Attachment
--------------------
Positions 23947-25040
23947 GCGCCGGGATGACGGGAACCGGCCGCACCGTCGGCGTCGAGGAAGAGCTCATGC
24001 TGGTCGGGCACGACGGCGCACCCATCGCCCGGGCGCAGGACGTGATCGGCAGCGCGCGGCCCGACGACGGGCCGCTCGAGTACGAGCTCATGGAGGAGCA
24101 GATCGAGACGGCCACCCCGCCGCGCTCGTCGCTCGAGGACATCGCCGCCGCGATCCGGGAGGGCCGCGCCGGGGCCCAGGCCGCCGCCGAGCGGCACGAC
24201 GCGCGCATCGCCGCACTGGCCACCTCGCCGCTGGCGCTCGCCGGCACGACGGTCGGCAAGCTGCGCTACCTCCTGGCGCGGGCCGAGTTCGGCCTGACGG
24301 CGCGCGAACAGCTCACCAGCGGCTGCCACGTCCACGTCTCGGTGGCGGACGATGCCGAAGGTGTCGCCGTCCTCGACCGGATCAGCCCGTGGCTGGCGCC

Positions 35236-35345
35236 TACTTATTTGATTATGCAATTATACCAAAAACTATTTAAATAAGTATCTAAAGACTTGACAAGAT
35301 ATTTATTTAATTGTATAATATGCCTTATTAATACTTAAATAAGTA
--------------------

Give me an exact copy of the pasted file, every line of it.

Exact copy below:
Positions 23947-25040
23947 GCGCCGGGATGACGGGAACCGGCCGCACCGTCGGCGTCGAGGAAGAGCTCATGC
24001 TGGTCGGGCACGACGGCGCACCCATCGCCCGGGCGCAGGACGTGATCGGCAGCGCGCGGCCCGACGACGGGCCGCTCGAGTACGAGCTCATGGAGGAGCA
24101 GATCGAGACGGCCACCCCGCCGCGCTCGTCGCTCGAGGACATCGCCGCCGCGATCCGGGAGGGCCGCGCCGGGGCCCAGGCCGCCGCCGAGCGGCACGAC
24201 GCGCGCATCGCCGCACTGGCCACCTCGCCGCTGGCGCTCGCCGGCACGACGGTCGGCAAGCTGCGCTACCTCCTGGCGCGGGCCGAGTTCGGCCTGACGG
24301 CGCGCGAACAGCTCACCAGCGGCTGCCACGTCCACGTCTCGGTGGCGGACGATGCCGAAGGTGTCGCCGTCCTCGACCGGATCAGCCCGTGGCTGGCGCC

Positions 35236-35345
35236 TACTTATTTGATTATGCAATTATACCAAAAACTATTTAAATAAGTATCTAAAGACTTGACAAGAT
35301 ATTTATTTAATTGTATAATATGCCTTATTAATACTTAAATAAGTA